The US presidential election system is broken, and is incapable of ensuring fair, fair, and equal representation for all voters, the candidates, and all parties, a coalition of leading Democrats and Republicans in Congress said in a joint statement.
The joint statement, which was released on Wednesday, urged the US to adopt a constitutional amendment that would make the 2020 election system, which is held by Congress and runs through a single-member district system, the nation’s first “fair and equal” election in history.
A number of issues have come up in the US presidential race over the last several weeks, and the Democratic and Republican Party of America (DNC) and the United States Chamber of Commerce (USCC) have called on the US government to use its powers to prevent any future election from being tainted by fraud.
This week, a video of a US Senate candidate, Republican candidate Ralph Nader, who had campaigned in Ohio to raise money for Democratic presidential candidate Hillary Clinton, went viral.
In the video, Nader asks a crowd of protesters, “Who cares if the president of the United State is an idiot?
The only people who really care are the American people.”
He then asks a protester, “What about the US Constitution?
Are you willing to die for the United Republic?”
The video went viral and Nader said he was forced to cancel his planned rally in Ohio after the state police refused to allow him to be arrested, according to the Associated Press.
Nader, a Democrat, was elected to the Senate in 2000 and to the House of Representatives in 2004.
He has also been a US senator and governor of New York, as well as a US ambassador to China.
The bipartisan coalition of Democrats and Republican politicians is calling on the Trump administration to take action, and that the US should use its legislative powers to require that all elections be conducted in a manner that is transparent and fair.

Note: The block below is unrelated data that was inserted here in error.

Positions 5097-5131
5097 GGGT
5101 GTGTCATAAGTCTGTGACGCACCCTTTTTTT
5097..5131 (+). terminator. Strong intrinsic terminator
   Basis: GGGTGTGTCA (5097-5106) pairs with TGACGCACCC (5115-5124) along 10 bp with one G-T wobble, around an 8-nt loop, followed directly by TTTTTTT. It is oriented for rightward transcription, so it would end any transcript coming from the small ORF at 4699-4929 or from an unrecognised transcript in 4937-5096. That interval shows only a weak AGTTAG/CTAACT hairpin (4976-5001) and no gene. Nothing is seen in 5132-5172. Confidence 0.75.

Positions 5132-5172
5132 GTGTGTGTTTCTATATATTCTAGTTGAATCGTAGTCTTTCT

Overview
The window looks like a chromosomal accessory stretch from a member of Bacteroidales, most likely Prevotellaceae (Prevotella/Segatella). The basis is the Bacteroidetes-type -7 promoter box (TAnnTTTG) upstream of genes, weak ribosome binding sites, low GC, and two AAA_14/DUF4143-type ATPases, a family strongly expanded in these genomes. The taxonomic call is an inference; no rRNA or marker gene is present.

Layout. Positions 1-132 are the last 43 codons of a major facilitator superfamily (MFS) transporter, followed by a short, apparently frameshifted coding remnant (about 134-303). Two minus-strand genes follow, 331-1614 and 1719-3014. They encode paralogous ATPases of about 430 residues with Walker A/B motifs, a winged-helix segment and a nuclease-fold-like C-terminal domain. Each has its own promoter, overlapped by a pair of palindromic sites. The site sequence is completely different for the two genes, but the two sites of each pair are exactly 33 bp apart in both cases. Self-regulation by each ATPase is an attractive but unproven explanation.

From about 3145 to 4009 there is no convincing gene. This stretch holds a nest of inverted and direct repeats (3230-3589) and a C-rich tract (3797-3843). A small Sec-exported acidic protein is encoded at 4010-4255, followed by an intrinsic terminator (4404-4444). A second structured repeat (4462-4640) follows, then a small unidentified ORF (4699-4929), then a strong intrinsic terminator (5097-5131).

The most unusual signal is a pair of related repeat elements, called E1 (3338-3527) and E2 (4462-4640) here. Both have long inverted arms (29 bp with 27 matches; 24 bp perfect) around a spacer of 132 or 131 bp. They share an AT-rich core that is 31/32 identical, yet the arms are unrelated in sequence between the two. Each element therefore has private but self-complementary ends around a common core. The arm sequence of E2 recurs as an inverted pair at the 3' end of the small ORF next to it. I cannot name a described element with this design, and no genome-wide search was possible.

“In order for fair and open elections to happen, all citizens must be able to participate in them, and to participate at a level of participation that is comparable to that enjoyed by citizens of other democracies,” the statement said.
“The president cannot effectively manage elections by fiat.
We call on him to take immediate action to address the fundamental issues in this election and the underlying issues that undermine American democracy.
The president cannot unilaterally decide how the electoral process will be conducted.”
In 2016, Naders campaign was criticized for a video he released on social media in which he said he hoped the election would be “won” by Clinton, the Democratic Party’s nominee, in a video that was later deleted from his Facebook page.
The statement said that “the video that Ralph Naders video released was a hoax.
The video was in no way created by him and it never intended to imply that he would win the election.”
The video was a part of a campaign against a new, anti-democratic law that was being proposed in Washington state, according a statement from the Washington, DC, Democratic Party.
The law would have made it harder for candidates to run for state office, requiring them to obtain at least 30 percent of the vote in any primary election, according the statement.
In March, US President Donald Trump said that the law was a “big mistake” and that he supported it.
In response, Democrats, including Clinton, denounced the Republican-led bill, saying it would have given voters an unfair advantage in the upcoming election.
The Democratic and Democratic-controlled legislatures in several states have called for voter ID laws in their respective states.
The US Chamber of Industry, a trade group that represents companies, told Congress in a letter in February that it was “disappointed” by the Republican push to pass voter ID bills.
“Voter ID laws have the potential to be discriminatory and disproportionately affect minority communities, as a result of their disproportionately low turnout rates and the fact that they disproportionately disproportionately impact the elderly and people with disabilities,” the letter said.
The chamber, which represents more than 20,000 companies, said that in order to ensure that its members could work in the most competitive industry, “it is imperative that Congress enact a federal mandate requiring all voters to have at least one form of photo identification, including a driver’s license, voter registration card or military ID, at the time of the ballot.”
It called for Congress to pass a bipartisan bill that would ensure that “voter ID requirements are consistent with other US laws that are designed to prevent voter fraud”.
A spokesperson for the US Chamber said that it would not comment on whether the group supports the proposed law.
“While we recognize that it is important for all Americans to be able take part in the democratic process, we are concerned by the GOP efforts to roll back the Voting Rights Act and the efforts by the Trump Administration to weaken voting rights,” the spokesperson said.
Trump has been a vocal critic of the election system and has been accused of voter suppression efforts in several cases.
He also has repeatedly suggested that if he wins the White House, he will not accept the outcome of